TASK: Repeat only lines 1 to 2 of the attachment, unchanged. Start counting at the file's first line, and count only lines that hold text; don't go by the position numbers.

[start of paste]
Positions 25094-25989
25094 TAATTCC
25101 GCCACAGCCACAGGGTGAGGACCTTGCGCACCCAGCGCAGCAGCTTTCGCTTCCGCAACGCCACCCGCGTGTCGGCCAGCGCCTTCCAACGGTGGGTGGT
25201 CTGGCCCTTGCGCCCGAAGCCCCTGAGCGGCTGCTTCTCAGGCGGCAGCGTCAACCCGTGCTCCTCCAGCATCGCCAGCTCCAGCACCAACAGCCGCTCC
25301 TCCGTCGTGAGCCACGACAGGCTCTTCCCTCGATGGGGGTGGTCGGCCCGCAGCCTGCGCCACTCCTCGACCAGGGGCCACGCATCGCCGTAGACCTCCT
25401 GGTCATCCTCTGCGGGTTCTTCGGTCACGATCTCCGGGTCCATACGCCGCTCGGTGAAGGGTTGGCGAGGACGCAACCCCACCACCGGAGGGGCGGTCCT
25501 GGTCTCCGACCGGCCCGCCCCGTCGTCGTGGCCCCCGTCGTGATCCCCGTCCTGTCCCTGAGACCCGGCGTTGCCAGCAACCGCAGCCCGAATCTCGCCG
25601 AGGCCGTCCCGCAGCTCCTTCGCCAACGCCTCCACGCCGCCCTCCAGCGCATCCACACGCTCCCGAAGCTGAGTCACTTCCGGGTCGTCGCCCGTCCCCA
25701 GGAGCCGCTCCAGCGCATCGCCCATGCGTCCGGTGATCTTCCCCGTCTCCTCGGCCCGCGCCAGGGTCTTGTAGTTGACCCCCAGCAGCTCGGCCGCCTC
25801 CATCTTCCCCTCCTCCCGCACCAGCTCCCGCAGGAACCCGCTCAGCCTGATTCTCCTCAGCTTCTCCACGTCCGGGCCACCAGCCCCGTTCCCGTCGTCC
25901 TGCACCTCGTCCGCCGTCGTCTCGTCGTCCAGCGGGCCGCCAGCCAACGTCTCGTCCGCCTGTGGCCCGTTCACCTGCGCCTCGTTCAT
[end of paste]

Positions 25094-25989
25094 TAATTCC